Presentation on theme: "Information for Parents Statutory Assessment Arrangements"— Presentation transcript:
1 Information for Parents Statutory Assessment Arrangements Key Stages 1 and 2Statutory Assessment Arrangements[Suggested notes for presentation. Begin with a school introduction and welcome to parents by the principal or another member of staff.]The aim of this presentation is to help you understand how your child will be assessed at school. It focuses on requirements that apply to children in Years 3–7 in our school and throughout Northern Ireland.
2 The Curriculum and Learning The Northern Ireland Curriculum (Primary) includes:Foundation Stage: Years 1 and 2Key Stage 1: Years 3 and 4Key Stage 2: Years 5, 6 and 7.It sets out:Areas of LearningCross-Curricular SkillsThinking Skills and Personal Capabilities.First, I’d like to set assessment in the context of what your child is learning. The Northern Ireland Curriculum for primary schools was revised in It has three stages:Foundation Stage covers Years 1 and 2.Key Stage 1 covers Years 3 and 4.Key Stage 2 covers Years 5, 6 and 7.The curriculum sets out what your child should be learning at school in terms of:Areas of Learning;Cross-Curricular Skills; andThinking Skills and Personal Capabilities.One of the main changes when the curriculum was revised in 2007 was the introduction of the Cross-Curricular Skills and Thinking Skills and Personal Capabilities.We’ll look at each of these now in turn.
3 The Curriculum and Learning The six Areas of Learning are:Language and LiteracyMathematics and NumeracyThe ArtsThe World Around UsPersonal Development and Mutual UnderstandingPhysical Education.At Key Stages 1 and 2, children are taught through these six Areas of Learning:Language and Literacy;Mathematics and Numeracy;The Arts;The World Around Us;Personal Development and Mutual Understanding; andPhysical Education, called Physical Development and Movement at Foundation Stage.Religious Education is also a statutory element of the curriculum.In each Area of Learning, the children learn to develop their knowledge and understanding about the subject.
4 The Curriculum and Learning Children engage in active learning contextsacross all areas of the curriculum to develop:Cross-Curricular SkillsThinking Skills and Personal Capabilities.It’s also through these Areas of Learning that pupils have the opportunity to acquire and develop the Cross-Curricular Skills and Thinking Skills and Personal Capabilities.
5 The Curriculum and Learning The three Cross-Curricular Skills are:CommunicationTalking and ListeningReadingWritingUsing MathematicsUsing ICT.The three Cross-Curricular Skills are:Communication, which includes Talking and Listening, Reading, and Writing;Using Mathematics; andUsing Information and Communications Technology, usually called Using ICT.The emphasis is on teachers providing pupils with opportunities to acquire, develop, transfer and apply skills in different contexts, including everyday, ‘real-life’ situations.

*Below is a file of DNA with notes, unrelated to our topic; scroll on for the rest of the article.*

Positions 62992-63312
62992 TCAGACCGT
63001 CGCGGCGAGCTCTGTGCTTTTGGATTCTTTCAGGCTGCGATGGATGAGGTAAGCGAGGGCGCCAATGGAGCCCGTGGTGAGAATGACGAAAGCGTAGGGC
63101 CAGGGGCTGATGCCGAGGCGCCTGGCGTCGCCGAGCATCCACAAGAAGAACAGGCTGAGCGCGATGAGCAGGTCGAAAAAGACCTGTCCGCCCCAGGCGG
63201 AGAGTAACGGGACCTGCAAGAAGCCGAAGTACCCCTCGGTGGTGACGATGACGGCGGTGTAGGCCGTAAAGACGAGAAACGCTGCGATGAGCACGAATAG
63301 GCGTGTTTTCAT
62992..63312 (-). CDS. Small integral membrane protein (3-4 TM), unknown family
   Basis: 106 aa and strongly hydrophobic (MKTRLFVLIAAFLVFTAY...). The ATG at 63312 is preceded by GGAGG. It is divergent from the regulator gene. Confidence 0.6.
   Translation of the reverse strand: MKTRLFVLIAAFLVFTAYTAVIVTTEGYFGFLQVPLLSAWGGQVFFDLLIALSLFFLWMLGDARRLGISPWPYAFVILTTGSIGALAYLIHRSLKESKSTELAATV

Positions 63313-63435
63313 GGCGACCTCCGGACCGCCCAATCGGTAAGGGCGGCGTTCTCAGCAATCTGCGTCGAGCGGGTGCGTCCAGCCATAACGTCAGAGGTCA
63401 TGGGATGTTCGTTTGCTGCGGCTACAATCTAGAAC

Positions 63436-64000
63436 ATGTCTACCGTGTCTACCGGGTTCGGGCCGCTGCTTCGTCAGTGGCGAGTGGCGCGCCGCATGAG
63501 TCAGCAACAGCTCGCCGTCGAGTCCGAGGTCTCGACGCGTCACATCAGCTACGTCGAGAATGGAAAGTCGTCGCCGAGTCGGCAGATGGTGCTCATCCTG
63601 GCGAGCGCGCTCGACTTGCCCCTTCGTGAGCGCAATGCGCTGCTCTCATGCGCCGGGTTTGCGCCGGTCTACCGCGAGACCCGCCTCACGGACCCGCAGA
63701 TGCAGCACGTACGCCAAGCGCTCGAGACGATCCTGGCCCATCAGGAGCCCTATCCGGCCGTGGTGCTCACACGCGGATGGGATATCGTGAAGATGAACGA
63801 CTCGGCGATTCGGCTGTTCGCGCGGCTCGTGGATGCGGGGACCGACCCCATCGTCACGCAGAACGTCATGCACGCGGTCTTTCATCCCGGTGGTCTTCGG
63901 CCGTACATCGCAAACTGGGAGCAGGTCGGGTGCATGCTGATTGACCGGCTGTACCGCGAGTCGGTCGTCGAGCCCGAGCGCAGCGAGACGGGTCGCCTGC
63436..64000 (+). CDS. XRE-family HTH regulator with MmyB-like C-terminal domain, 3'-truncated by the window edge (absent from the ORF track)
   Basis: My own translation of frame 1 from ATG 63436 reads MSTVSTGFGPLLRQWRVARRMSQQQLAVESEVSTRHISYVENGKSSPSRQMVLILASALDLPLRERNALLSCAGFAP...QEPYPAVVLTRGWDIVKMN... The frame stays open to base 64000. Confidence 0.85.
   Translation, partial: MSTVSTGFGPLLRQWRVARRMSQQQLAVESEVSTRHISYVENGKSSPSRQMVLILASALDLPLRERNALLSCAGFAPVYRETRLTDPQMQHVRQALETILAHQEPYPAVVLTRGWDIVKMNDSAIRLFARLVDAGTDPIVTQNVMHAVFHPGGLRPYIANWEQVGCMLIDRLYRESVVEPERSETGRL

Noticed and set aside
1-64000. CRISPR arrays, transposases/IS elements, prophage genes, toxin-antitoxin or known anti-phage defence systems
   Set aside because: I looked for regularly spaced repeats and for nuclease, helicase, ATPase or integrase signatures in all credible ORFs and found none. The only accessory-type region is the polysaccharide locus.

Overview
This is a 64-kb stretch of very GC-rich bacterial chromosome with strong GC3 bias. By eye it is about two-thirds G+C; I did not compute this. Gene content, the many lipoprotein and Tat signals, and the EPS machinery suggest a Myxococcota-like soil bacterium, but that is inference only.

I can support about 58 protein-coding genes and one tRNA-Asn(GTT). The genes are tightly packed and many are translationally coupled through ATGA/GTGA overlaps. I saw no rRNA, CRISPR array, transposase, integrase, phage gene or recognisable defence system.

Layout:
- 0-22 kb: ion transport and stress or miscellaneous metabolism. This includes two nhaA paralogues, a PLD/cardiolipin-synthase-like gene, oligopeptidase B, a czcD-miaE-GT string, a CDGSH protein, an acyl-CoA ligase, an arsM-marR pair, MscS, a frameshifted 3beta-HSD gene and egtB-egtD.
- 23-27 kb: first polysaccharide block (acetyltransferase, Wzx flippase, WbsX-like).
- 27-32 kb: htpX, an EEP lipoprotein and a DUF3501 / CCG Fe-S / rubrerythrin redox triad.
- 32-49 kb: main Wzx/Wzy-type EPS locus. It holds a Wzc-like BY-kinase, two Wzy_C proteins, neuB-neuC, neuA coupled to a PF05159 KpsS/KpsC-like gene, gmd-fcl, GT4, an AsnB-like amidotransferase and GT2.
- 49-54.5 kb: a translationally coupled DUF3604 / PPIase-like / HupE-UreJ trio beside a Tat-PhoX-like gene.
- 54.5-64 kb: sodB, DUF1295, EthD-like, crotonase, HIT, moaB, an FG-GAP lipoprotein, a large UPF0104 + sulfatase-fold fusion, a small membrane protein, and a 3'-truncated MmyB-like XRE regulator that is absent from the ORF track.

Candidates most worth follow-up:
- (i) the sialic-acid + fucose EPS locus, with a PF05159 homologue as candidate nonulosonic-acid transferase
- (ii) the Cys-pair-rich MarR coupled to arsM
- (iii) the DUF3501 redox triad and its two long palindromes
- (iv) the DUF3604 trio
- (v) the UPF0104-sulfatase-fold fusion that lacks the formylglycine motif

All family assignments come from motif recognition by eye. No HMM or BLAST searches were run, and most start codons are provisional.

6 The Curriculum and Learning The Thinking Skills and Personal Capabilities are:Thinking SkillsManaging InformationThinking, Problem-Solving and Decision-MakingBeing CreativePersonal CapabilitiesWorking with OthersSelf-Management.The Thinking Skills and Personal Capabilities encourage children to manage information; to think, solve problems and make decisions; to be creative; to work with others; and to manage their own work.They enable children to take more responsibility for their own learning and become more independent learners.Together, the Cross-Curricular Skills and the Thinking Skills and Personal Capabilities are essential for progression through the primary and post-primary education system, and for lifelong learning.These skills aren’t taught in isolation. Children have opportunities to acquire and develop them through different topics in the Areas of Learning we’ve looked at.[Give examples based on practice in your school, for example ‘In our school, in Year 4…’]
7 Assessment To improve your child’s learning, we need to know: what stage they are at in their learninghow well they are doinghow we can help them do better.As we’ve seen, the Northern Ireland Curriculum includes Areas of Learning, Cross-Curricular Skills, and Thinking Skills and Personal Capabilities.Thinking about assessment, then, it’s important that teachers can gauge not only your child’s knowledge and understanding in the Areas of Learning but also their progress in the skills and capabilities – so we can work with your child to improve their learning.We need to know and understand what stage your child is at in their learning, how well they are doing, and how we can help them to do better.
8 AssessmentTeachers will assess your child’s progress in different ways, for example:classroom observationdiscussion and asking questionsclassworkhomeworkclass testsassessment activities.This means assessing your child’s progress regularly.Teachers do this in different ways, for example through classroom observation, discussion and asking questions, classwork, homework, class tests, and assessment activities.We gather, record and use information from assessment to gain an understanding of each child’s progress, their strengths and areas for development.